Comment 12 requires attorneys to obtain pro hac vice admission for court-annexed arbitrations, mediations, or if court rules or law otherwise require.
Comment 14 provides factors for determining when services arise out of or reasonably relate to the attorney’s home jurisdiction practice. The factors include situations where the attorney may have previously represented the client, or the client was a resident in, or has substantial contacts with, the jurisdiction where the attorney is admitted.
The matter, although involving other jurisdictions, may have a significant connection with that jurisdiction. In other cases, significant aspects of the attorney’s work might be conducted in that jurisdiction or a significant aspect of the matter may involve the law of the attorney’s home jurisdiction. The client’s activities or the legal issues may also involve multiple jurisdictions, such as when the officers of a multinational corporation survey potential business sites and seek the services of their attorney in assessing the relative merits of each. In addition, the services may draw on the attorney’s recognized expertise developed through the regular practice of law on behalf of clients in matters involving a particular body of federal, nationally-uniform, foreign, or international law.
- Practice with a Reasonable Relation to the Attorney’s Home Jurisdiction Practice. Legal services that are not within paragraphs (c)(2) or (c)(3) and arise out of or are reasonably related to the attorney’s practice in a jurisdiction where the attorneys is admitted. (5.5(c)(4)).
Comment 13 states that these services include both legal services and services that non-attorneys may perform but that are considered the practice of law when performed by attorneys.
Comment 14 (above) also applies to (c)(4).
House attorneys may practice under the Massachusetts House Counsel Rules. Massachusetts’s MJP rule also exempts house attorneys from the unauthorized practice of law and the prohibition against establishing an office or other systematic and continuous presence in Massachusetts.
- Attorneys may provide legal services to the attorney’s employer or its organizational affiliates so long as the legal services are not those for which a forum requires Massachusetts Pro Hac Vice admission. (5.5(d)(1)).
Comment 16 states that the rule does not authorize the provision of personal legal services to the employer’s officers or employees. The rule applies to in-house corporate attorneys, government attorneys, and others who are employed to render legal services to the employer.
Practice Authorized By Law
Attorneys may also render services in Massachusetts authorized by Massachusetts or federal law. (5.5(d)(2)). Practice under this MJP rule exempts attorneys from the prohibition against establishing an office or other systematic and continuous presence in Massachusetts.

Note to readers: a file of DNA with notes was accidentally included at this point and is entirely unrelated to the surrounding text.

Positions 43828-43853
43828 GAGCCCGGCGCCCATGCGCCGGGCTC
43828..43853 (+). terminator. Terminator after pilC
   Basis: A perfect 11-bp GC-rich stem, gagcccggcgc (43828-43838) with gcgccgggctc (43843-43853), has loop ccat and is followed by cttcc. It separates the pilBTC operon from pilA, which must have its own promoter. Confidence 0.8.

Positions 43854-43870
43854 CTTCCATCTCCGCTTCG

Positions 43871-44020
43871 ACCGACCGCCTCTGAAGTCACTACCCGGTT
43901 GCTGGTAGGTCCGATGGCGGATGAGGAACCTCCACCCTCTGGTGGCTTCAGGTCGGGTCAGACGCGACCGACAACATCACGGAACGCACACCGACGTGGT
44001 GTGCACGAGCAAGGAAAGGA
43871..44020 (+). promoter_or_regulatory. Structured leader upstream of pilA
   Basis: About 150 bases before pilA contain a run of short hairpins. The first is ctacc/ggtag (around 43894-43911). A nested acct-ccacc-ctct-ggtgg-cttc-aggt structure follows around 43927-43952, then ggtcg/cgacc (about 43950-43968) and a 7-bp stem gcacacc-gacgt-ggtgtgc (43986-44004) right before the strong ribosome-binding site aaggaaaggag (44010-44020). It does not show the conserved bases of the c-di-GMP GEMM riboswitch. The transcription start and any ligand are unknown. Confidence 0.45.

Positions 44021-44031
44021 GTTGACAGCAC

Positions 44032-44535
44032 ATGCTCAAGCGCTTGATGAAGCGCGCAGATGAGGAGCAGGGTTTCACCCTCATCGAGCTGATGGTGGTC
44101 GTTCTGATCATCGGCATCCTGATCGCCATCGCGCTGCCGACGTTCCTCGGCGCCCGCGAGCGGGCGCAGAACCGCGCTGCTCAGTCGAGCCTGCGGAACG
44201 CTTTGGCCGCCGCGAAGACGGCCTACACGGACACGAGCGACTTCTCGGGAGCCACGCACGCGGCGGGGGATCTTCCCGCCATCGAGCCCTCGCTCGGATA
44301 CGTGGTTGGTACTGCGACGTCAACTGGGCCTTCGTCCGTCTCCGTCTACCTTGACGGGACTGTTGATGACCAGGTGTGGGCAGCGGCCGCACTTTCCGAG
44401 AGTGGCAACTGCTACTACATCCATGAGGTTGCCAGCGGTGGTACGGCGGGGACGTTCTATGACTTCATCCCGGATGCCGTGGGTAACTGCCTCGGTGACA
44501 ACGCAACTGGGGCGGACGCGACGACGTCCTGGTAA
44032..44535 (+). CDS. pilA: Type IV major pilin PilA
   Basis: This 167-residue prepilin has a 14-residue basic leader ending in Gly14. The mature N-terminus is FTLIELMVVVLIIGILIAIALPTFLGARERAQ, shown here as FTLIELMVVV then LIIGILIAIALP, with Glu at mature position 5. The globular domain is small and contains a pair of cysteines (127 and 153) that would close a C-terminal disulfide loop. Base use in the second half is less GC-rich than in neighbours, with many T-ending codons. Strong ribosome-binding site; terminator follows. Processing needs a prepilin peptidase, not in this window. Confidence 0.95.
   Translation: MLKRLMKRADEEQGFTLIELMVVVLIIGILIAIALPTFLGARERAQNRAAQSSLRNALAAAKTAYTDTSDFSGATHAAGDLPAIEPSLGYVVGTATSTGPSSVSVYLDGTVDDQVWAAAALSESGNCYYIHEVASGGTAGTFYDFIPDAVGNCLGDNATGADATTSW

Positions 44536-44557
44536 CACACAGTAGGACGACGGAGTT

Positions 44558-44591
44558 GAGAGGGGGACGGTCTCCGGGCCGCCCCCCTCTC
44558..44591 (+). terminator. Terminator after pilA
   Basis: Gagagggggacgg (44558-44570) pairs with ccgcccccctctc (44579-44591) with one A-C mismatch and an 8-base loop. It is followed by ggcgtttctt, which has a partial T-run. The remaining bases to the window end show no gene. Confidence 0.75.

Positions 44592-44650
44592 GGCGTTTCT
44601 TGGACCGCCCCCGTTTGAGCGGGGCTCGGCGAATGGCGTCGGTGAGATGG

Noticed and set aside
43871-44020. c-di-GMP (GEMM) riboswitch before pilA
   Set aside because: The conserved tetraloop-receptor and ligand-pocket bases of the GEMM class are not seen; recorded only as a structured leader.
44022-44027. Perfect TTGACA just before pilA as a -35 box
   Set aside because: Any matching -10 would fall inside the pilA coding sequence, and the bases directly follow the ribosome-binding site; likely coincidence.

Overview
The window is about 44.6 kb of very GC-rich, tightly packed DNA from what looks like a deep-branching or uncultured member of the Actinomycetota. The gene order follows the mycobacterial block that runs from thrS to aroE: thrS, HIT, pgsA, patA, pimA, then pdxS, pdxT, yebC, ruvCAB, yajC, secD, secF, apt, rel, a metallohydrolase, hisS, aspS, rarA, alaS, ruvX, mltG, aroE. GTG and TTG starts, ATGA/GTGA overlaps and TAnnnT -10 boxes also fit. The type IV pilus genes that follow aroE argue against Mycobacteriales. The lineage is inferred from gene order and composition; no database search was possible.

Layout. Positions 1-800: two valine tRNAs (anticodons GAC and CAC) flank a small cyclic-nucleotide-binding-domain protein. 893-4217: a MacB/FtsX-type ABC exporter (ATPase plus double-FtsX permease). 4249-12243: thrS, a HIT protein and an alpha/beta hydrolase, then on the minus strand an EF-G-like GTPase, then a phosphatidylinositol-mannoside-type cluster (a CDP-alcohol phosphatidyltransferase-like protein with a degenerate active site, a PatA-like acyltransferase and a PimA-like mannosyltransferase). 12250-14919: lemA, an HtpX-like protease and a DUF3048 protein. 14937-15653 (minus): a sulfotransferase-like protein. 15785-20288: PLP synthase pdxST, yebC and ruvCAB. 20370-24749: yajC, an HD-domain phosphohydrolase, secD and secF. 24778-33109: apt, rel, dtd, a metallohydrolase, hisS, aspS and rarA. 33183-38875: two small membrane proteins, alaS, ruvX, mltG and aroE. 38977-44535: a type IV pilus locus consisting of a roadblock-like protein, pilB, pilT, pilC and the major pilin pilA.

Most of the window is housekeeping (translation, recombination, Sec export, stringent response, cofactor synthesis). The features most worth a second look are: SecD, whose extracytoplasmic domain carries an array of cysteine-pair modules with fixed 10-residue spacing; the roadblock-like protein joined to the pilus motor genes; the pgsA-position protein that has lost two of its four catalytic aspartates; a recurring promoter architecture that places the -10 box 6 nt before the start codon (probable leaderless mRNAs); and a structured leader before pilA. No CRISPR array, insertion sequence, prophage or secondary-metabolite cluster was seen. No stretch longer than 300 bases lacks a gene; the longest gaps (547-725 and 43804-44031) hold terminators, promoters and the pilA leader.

Comment 18 includes statutes, court rules, executive regulations, or judicial precedents.
RULE 8.5 (Disciplinary Authority; Choice of Law)
Massachusetts’s Rule 8.5 is similar to the ABA Model Rule 8.5 but contains some different provisions and applicable comments. Massachusetts’s MJP rule 8.5(b)(1) only pertains to government tribunals. MJP rule 8.5(b)(2), regarding conduct not before a tribunal, defaults to the rules of the jurisdiction where the lawyer’s principal office is located unless the predominant effect of the conduct occurs elsewhere.
Disciplinary Authority. A lawyer admitted to practice in Massachusetts is subject to the disciplinary authority of Massachusetts, regardless of where the lawyer’s conduct occurs. A lawyer not admitted in Massachusetts is also subject to the disciplinary authority of Massachusetts if the lawyer provides or offers to provide any legal services in Massachusetts. A lawyer may be subject to the disciplinary authority of both Massachusetts and another jurisdiction for the same conduct. (8.5(a)).
Choice of Law. The Massachusetts Rules of Professional Conduct are applied as follows:
For conduct in connection with a matter pending before a government tribunal, the applicable rules are those of the jurisdiction where the tribunal sits, unless the rules of the tribunal provide otherwise. (8.5(b)(1)).
For any other conduct, the applicable rules are those of the jurisdiction where the lawyer’s principal office is located unless the predominant effect of the conduct is in a different jurisdiction. When the predominant effect is in another jurisdiction, the rules of that jurisdiction will be applied. A lawyer is not subject to discipline if the lawyer’s conduct conforms to the rules of a jurisdiction where the lawyer reasonably believes the predominant effect of the lawyer’s conduct will occur. (8.5(b)(2)).